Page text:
Remember wine writers Joseph Bastianich and David Lynch and their “we’re unimpressed” review of Est! Est!! Est!!! wine? Basically, they said that the Est! Est!! Est!!! wine is actually nothing to write home about, contrary to its discovery legend. The authors compared it to Vernaccia di San Gimignano, saying that both had a more compelling history than the wine itself. This bold statement inspired us to research the history behind Vernaccia di San Gimignano and it’s supposed less-than-memorable flavor.
When you think of Tuscan wines, you probably recall images of Chianti in a straw bottle, sunkissed Sangiovese grapes hanging on the vine and a rustic table packed with Italian fare. Although you might not typically think of white wines from Tuscany, that’s about to change. Tuscany’s Vernaccia di San Gimignano is extremely important to Italy’s wine history and it’s making a comeback.
Let’s be clear, Vernaccia is the name of the grape. It’s Latin for “indigenous.” That’s right, this grape is a native Italian through and through. Because of its meaning, there are a few other authentic Italian grapes that attach the word ‘Vernaccia’ to their names. To avoid any confusion (because the 123453459031 native grapes of Italy are puzzling enough), this special grape also also attached the village where it’s grown to its name. This grape was born and raised in San Gimignano, aka the seemingly perfect little medieval town perched on top of a perfect little hill. With its 13 towers rising up, this little village looks like it was plucked straight out of a fairytale. Literally all that’s missing is Rapunzel sticking her hair out of a tall window. The grape is grown exclusively in the area surrounding San Gimignano and produces dry white wines that are crisp, light-bodied and floral.
The first mention of Vernaccia was on some San Gimignano tax documents wayyyy back in 1276. They really thought they had something good going on. Word spread and soon the wine was on the tables of kings, popes and those top 1 percenters of the Middle Ages. People were going crazy for this stuff – it was like the Zima of the 13th century.
It didn’t let up. Vernaccia was in its heyday. For the next several hundred years, this grape took off, with production spreading from Tuscany to Liguria and to all major wine regions of Italy.
Case in point…
In part two of Dante Alighieri’s Divine Comedy, he wrote about a gluttonous pope who got seriously carried away gorging on Bolsena eels poached in Vernaccia. #ew #gross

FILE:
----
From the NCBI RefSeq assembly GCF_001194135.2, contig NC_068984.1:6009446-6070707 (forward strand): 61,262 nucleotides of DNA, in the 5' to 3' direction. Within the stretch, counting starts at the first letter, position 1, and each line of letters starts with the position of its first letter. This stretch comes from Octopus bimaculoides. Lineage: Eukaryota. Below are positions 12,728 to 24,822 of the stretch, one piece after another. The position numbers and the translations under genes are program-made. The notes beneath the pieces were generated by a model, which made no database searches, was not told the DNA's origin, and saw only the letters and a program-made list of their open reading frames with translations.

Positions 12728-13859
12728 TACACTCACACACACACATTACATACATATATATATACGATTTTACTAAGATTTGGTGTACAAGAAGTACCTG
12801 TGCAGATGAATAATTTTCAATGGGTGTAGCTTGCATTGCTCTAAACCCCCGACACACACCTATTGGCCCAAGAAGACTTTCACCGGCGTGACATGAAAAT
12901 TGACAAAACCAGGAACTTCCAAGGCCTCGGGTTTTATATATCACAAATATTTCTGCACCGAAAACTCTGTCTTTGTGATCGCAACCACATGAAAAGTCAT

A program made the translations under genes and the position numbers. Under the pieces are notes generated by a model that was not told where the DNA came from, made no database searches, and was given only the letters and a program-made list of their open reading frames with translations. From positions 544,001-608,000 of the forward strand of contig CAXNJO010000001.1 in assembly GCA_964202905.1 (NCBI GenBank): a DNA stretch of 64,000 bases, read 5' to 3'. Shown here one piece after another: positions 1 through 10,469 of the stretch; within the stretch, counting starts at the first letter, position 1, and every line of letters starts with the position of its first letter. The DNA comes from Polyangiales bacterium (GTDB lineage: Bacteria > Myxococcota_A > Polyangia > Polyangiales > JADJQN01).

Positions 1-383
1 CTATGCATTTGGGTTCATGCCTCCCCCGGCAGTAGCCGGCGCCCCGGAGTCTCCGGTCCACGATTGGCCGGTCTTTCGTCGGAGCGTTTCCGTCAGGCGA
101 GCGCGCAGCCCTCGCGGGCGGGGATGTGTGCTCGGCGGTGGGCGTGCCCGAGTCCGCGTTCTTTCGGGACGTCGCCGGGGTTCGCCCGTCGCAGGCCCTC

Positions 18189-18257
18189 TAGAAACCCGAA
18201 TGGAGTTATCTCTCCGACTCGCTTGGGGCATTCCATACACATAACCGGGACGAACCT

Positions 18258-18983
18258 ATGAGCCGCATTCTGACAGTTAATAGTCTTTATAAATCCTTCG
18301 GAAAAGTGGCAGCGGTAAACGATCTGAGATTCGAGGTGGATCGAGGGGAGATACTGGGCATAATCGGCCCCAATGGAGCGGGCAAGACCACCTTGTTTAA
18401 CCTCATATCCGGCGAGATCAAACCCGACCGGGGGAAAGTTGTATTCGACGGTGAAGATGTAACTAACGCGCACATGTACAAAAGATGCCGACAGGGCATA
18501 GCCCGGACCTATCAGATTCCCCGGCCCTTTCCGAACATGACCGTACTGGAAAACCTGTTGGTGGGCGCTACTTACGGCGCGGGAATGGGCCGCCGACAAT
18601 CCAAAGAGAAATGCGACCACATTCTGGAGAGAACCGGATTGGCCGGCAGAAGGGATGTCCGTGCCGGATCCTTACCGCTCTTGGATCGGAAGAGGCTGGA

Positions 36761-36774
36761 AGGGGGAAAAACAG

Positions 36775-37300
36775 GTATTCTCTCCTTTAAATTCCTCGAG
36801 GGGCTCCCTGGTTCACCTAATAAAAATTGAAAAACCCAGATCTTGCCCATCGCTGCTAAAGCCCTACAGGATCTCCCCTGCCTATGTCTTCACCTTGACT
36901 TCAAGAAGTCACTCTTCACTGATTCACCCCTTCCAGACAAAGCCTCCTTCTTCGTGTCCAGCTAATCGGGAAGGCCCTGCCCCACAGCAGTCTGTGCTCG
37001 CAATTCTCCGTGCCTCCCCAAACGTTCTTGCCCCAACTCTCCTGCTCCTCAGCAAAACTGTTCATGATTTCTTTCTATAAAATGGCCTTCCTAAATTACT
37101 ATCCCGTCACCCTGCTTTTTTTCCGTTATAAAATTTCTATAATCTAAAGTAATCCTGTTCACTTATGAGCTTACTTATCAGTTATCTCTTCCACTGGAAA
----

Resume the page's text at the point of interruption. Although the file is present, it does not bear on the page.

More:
In 1468, a Medici bride served the wine at her wedding and people went nuts. Lorenzo the Magnificent, the bride’s bro, couldn’t get enough and needed constant supply of Vernaccia di San Gimignano.
The wine gained so much traction that it started popping up all over the place. Around 1500, Giorgio Vasari painted
“Allegory of San Gimignano and Colle Val d’Elsa” in Florence’s Palazzo Vecchio, the city’s town hall. The painting shows a satyr sipping on a jug of Vernaccia.
Italian writer Francesco Redi, penned a famous opera in 1685 called Bacco in Toscana (translated to Bacchus in Tuscany). Sure enough, he praised Vernaccia: “If anyone does not like Vernaccia harvested in Pietrafitta, let them be banned, cursed, and flee from my sight.” Whoa. Heavy stuff.
Times, they are a changin’
Once the 18th century rolled around, Europeans had a change in heart (and taste). New World bevvies imported into Europe were becoming cool, especially coffee, tea and liqueurs. Wine production began to decline, as did quality. All good things must come to an end, amirite?
The 20th century brought both world wars, which prevented the grape from making any big comebacks. Enter the 1960s, a renaissance for Italian wines. Vernaccia once again flourished in the vineyards surrounding San Gimignano. In 1966, it became the first Italian wine to be granted the appellation status of DOC (link to DOC meaning).This status mirrored France’s AOC model and assured a particular level or quality. This was kinda a huge deal for Vernaccia. The year 1993 brought more good news for the grape. It was promoted to an even higher quality status of DOCG (link to DOCG meaning). This further solidified its place in history. Today, Vernaccia di San Gimignano is back! Enjoy a glass, think of its legacy and the rest, as they say, is history.